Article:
Covid-19 impacts First Nations across Canada in many ways. High infection rates are compounded by higher levels of substance abuse, mental health challenges and other health problems. How do we deal with this?
Soar Above Stigma is a campaign that aims to do just that.
“Stigma is when people hold beliefs and attitudes towards other people that is harmful,” explained First Peoples Wellness Circle Executive Director Dr. Brenda Restoule. “That makes it difficult for a person to perhaps to access resources and services in order to take care of themselves. It blocks them to attend to their well-being.”
Restoule said that First Nations people need to show support, kindness, encouragement and compassion towards each other: “Collectively, we are stronger together than leaving people to cope on their own.”
That is why three Indigenous Health organizations – First Peoples Wellness Circle, Thunderbird Partnership Foundation and the First Nations Health Managers Association – have partnered with NationTalk to create the Soar Above Stigma campaign.
They hope that by sharing stories, interviews, images and videos of people who have battled mental illness and substance abuse they can lessen the shame that fuels stigma. It’s never easy to share your story and it is a privilege to have the opportunity to listen to another’s story. Soar Above Stigma reminds us that we are not alone.
Restoule said they also deal with fears related to sexual orientation, gender identity or on-reserve and off-reserve living. “There is also micro-aggression by the non-Indigenous community,” she noted.
Research shows that when we are isolated, we experience more depression, anxiety, loneliness and physical ailments than when we are surrounded by a caring community. Many individuals avoid seeking treatment or support for mental health or addiction problems due to fear of discrimination.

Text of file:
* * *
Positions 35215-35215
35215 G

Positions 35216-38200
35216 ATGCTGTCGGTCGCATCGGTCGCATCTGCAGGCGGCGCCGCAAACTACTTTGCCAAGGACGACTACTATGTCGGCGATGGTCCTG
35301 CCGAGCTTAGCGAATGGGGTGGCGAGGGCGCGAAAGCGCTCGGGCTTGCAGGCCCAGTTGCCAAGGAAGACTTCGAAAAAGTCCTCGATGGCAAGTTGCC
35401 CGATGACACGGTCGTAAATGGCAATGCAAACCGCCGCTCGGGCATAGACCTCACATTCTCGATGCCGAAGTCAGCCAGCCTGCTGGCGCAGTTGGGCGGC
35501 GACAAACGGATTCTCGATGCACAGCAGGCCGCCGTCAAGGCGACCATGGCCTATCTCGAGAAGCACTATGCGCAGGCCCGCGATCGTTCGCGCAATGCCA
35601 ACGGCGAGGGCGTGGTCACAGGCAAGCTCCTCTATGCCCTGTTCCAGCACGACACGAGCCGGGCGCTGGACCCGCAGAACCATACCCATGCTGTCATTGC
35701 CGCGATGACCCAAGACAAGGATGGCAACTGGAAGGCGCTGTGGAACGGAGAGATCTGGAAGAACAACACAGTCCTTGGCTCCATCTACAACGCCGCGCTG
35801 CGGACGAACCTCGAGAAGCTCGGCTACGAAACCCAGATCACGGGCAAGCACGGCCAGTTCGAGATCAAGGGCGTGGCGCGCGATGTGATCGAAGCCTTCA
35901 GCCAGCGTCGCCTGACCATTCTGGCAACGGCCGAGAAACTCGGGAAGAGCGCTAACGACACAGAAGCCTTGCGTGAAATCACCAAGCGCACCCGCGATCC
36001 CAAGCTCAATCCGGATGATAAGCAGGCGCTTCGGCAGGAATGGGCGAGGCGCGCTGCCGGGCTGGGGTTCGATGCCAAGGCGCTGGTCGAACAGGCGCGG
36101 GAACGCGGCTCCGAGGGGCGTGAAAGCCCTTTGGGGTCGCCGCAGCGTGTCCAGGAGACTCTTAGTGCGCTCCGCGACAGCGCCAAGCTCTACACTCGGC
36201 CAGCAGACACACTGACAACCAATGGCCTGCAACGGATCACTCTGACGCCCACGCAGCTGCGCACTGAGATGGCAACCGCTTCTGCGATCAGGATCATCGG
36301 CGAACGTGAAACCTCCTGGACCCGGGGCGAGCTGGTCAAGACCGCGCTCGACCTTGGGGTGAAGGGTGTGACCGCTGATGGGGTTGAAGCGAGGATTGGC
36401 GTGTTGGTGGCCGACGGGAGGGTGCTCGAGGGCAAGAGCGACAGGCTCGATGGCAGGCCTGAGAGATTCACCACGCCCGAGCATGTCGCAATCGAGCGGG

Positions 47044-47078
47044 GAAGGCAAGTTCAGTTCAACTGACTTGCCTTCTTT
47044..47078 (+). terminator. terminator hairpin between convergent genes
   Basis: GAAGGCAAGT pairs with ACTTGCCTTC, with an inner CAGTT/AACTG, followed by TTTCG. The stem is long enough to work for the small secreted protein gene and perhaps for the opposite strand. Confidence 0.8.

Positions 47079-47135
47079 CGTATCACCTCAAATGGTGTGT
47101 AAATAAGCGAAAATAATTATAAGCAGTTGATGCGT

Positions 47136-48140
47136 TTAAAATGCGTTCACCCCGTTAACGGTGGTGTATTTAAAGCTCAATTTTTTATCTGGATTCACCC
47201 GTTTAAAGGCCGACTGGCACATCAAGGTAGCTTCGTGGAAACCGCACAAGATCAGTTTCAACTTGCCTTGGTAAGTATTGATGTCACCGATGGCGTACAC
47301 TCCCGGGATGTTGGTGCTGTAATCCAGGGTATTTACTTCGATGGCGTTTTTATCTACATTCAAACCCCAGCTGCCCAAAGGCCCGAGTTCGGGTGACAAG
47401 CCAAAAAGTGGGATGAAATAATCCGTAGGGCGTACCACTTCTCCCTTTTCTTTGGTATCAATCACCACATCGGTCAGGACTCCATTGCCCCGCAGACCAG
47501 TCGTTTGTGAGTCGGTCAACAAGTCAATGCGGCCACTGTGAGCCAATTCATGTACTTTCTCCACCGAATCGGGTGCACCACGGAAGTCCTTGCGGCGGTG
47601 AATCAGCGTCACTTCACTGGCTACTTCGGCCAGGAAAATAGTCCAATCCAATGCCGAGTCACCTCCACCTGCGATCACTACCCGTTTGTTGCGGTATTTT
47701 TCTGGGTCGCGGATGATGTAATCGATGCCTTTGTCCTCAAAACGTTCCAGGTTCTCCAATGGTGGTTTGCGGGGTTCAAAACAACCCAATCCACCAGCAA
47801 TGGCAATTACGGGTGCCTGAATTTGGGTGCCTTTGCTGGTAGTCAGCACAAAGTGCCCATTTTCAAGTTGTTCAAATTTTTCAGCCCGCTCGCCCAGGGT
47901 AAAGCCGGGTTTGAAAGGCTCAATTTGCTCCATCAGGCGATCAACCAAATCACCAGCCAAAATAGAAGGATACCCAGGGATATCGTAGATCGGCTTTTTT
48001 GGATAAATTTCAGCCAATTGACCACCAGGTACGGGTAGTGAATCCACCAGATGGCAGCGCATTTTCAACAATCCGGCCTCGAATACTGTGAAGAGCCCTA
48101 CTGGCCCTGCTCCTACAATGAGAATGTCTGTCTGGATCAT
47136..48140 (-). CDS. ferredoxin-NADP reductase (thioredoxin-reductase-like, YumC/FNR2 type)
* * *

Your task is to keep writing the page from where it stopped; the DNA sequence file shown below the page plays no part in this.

Vulnerable individuals experience discrimination and racism not only on a personal level, but also in well-publicized incidents such as the Joyce Echaquan story. The Atikamekw woman posted Facebook videos of medical staff verbally abusing her with racist epithets in a Joliette hospital shortly before she was left to die from a lack of medical attention.
First Nations people have all had to follow self-isolation protocols during the Covid pandemic, creating a larger gap between the shame that silences us and the love and support from the people in their lives. This shame makes us more susceptible to stigma from individuals in our communities. The campaign seeks to address these issues at a grassroots level.
Social distancing measures have forced many of us to live a large portion of our lives virtually. With so much uncertainty, there is more unfiltered fear, anger and misinformation being shared on social media and other platforms. Living with mental illness or addictions during the pandemic particularly affects vulnerable individuals in a variety of ways, including loss of social connection, greater anxiety, fear and isolation – creating a vicious downward spiral.
So, what happens when one in three Indigenous people face challenges with mental wellness?
The most serious consequence is an increase in mortality during the Covid pandemic, including from suicide. This is an agonizing fact. No one deserves to be shamed into dying alone. Soar Above Stigma unites First Nations by recognizing that we need social and community connections to alleviate the challenges we are facing.
The campaign hopes to steer Indigenous communities to consider the ways that finding meaning, belonging, purpose and hope heals trauma. It allows us to listen and be listened to.
Their website: soarabovestigma.ca